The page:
Details & Cataloguing

Russian Pictures


Oleg Tselkov
signed, titled and inscribed in Cyrillic and dated 1969 on the reverse and bearing various exhibition labels on the stretcher
oil on canvas laid on board
50 by 38cm, 19 3/4 by 15in.
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St Petersburg, The State Russian Museum; Moscow, The State Tretyakov Gallery; Frankfurt am Main, Städel et al., Nonkonformisty: vtoroy russkiy avangard 1955-1988, 1996-1997, illustrated on p.264 of the catalogue


The present lot dates from the late 1960s, a high-point in Oleg Tselkov’s career. As the recognised leader of the Soviet Underground, which was buzzing with both artists and ideas at the time, he had his own faithful public, easily able to read his codes and metaphors. It was at this time that he found his own poetic language, and simultaneously the need to improvise. It was the very theme of the circus that encouraged Tselkov to combine his tried and tested approach with an element of risk.

In speaking of Tselkov’s poetry, I mean the constancy of certain characteristics. In those years his palette definitively established itself; artificial, slightly metallic, inspired by Malevich’s late work, almost with the texture of industrial spray-paint; but also his characteristic spatial resolution – an optical effect which has a hint of theatricality in these works. In his series of circus works this can be explained by the very theme of the spectacle. However, this artificiality can also be seen as tribute to Tselkov’s only teacher, the great director and artist Nikolai Akimov.

The main feature of Tselkov’s poetry is the incredibly assertive imagery which he found immediately and remained true to forever after: the red-faced (or ‘scalded’ as his wife so aptly expressed it), aggressive creatures with rotten teeth, human-like but at the same time contradictory to the very idea of humanity. Critics have interpreted the essence of these creatures in many ways. Some saw in them the anthropological expression (or degeneration) of the social experiment which was the Soviet Union. Alain Bosquet saw the visualisation of some sort of incarnation of Tselkov as a ‘humourist and incurable terrorist’ in them. The artist himself spoke with a typically modernist and philosophical confidence of the flip side of the divine – faces, in which ‘there is nothing of god’.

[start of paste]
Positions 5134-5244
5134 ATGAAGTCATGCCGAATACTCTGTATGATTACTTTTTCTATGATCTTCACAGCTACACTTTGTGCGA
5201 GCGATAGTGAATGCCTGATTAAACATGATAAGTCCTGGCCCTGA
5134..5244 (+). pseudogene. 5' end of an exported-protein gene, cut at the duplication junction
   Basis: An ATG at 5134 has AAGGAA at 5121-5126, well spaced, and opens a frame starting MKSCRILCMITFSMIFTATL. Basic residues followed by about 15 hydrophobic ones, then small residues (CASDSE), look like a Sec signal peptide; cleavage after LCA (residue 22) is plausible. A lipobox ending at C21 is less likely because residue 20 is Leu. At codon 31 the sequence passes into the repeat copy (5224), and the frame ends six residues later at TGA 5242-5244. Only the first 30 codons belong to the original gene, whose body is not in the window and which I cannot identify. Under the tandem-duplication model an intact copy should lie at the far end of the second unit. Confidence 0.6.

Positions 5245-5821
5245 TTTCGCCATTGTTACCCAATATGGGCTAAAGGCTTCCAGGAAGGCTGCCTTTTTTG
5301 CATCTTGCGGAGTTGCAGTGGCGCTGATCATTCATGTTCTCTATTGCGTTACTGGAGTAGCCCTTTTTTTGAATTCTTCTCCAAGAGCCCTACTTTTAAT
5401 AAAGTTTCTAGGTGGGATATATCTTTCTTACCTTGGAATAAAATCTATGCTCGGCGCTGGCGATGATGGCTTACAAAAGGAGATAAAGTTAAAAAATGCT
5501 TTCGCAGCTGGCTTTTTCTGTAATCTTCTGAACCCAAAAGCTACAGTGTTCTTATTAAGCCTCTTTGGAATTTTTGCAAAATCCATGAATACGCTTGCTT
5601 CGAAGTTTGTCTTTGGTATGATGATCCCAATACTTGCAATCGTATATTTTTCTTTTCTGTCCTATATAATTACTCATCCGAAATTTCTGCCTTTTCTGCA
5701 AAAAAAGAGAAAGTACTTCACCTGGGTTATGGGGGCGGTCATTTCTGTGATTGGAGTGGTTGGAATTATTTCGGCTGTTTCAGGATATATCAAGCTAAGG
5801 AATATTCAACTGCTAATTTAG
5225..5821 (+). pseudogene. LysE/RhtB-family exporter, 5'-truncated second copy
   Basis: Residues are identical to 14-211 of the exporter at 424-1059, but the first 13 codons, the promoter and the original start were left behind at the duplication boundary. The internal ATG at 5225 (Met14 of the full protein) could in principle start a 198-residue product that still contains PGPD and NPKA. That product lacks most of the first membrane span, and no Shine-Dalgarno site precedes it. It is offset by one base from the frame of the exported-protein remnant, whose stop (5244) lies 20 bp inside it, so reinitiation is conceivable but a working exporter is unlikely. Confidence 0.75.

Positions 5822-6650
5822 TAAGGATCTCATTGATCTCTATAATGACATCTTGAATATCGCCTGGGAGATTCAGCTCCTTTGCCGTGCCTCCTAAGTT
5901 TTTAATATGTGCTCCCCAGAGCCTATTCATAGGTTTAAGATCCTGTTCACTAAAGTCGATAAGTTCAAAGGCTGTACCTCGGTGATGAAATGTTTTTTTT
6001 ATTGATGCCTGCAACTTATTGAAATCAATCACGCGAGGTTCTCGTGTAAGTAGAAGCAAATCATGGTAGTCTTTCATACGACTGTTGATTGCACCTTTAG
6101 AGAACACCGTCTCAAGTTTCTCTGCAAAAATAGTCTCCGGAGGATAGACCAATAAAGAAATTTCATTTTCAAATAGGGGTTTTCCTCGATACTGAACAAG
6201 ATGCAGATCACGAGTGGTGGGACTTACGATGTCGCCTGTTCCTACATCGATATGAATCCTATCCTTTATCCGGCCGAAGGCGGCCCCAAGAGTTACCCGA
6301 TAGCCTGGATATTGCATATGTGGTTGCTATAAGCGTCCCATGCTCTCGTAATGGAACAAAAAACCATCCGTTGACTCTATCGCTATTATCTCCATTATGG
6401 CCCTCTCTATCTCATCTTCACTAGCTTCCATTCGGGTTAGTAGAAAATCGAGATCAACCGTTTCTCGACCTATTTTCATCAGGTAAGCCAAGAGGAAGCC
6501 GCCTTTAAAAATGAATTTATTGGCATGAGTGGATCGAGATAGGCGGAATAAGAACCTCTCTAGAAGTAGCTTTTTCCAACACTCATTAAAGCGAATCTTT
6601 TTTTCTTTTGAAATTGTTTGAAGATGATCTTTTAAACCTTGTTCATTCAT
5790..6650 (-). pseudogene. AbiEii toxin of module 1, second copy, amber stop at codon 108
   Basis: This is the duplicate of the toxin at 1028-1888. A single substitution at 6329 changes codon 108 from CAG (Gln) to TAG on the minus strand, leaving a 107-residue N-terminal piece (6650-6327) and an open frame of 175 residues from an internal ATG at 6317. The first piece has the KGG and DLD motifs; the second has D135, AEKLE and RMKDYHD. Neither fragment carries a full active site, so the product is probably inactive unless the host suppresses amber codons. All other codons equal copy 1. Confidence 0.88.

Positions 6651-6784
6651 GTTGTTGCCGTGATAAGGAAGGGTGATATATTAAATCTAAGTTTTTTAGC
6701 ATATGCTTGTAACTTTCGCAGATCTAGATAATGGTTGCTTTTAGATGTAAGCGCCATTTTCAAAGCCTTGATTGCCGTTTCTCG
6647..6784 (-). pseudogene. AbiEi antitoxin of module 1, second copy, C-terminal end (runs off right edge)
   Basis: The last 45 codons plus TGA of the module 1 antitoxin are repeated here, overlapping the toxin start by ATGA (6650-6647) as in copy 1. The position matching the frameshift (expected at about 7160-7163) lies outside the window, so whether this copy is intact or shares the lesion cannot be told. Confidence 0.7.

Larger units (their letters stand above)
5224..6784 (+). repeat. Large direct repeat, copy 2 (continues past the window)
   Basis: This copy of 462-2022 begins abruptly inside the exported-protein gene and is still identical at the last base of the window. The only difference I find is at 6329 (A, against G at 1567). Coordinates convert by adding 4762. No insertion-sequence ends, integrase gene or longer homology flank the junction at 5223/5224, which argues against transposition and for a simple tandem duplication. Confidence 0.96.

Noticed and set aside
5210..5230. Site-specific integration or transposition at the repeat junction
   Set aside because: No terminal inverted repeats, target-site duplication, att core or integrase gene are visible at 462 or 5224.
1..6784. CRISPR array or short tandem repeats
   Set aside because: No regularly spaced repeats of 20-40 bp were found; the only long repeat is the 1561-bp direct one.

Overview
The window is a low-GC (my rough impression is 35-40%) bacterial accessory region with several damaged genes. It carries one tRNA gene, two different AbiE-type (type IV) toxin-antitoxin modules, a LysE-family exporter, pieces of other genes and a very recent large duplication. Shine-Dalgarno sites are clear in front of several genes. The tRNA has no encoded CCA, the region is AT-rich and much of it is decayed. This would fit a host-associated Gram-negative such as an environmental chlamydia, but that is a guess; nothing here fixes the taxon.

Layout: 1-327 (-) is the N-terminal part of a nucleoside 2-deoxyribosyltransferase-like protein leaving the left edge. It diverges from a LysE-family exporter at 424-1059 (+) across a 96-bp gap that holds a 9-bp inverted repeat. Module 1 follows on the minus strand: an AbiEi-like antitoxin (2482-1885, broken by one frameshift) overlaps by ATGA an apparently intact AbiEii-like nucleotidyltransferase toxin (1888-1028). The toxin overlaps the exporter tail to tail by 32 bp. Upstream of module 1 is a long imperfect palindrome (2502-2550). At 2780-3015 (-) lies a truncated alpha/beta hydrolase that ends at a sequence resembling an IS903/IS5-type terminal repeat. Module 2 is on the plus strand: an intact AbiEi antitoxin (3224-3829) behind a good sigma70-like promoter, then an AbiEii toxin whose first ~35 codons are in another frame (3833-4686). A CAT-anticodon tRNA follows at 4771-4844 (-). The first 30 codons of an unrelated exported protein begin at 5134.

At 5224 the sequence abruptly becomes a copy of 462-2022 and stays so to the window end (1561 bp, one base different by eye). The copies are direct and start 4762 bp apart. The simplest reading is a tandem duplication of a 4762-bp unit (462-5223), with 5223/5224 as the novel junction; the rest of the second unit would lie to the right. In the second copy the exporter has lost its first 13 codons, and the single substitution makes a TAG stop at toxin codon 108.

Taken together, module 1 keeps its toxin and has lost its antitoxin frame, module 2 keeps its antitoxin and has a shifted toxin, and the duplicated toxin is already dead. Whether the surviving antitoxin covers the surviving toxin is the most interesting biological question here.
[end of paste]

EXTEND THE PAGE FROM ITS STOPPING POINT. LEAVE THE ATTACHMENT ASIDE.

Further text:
In the present lot Tselkov’s corporality is both aggressor and victim. It is part of a series entitled Circus, in which red grotesque faces appear everywhere, at every imaginable turn and angle; but they are pinned down by various metal objects: buttons, nails and curtain rings. Critics have described Tselkov’s images as hackneyed, as if his approach were deliberate. I however would speak of matrices which make up the world of his paintings. These matrices have form-defining, as well as metaphorical, connotations. The corporality in Tselkov’s work is created under pressure according to a given image and form, while at the same time somewhere inside there are processes, independent and unaccounted for, which produce something living. On a metaphysical level this refers to the build-up and strengthening of the presence of the artist’s images in our visual world.

We are grateful to Dr Alexander Borovsky for providing this catalogue note.

Russian Pictures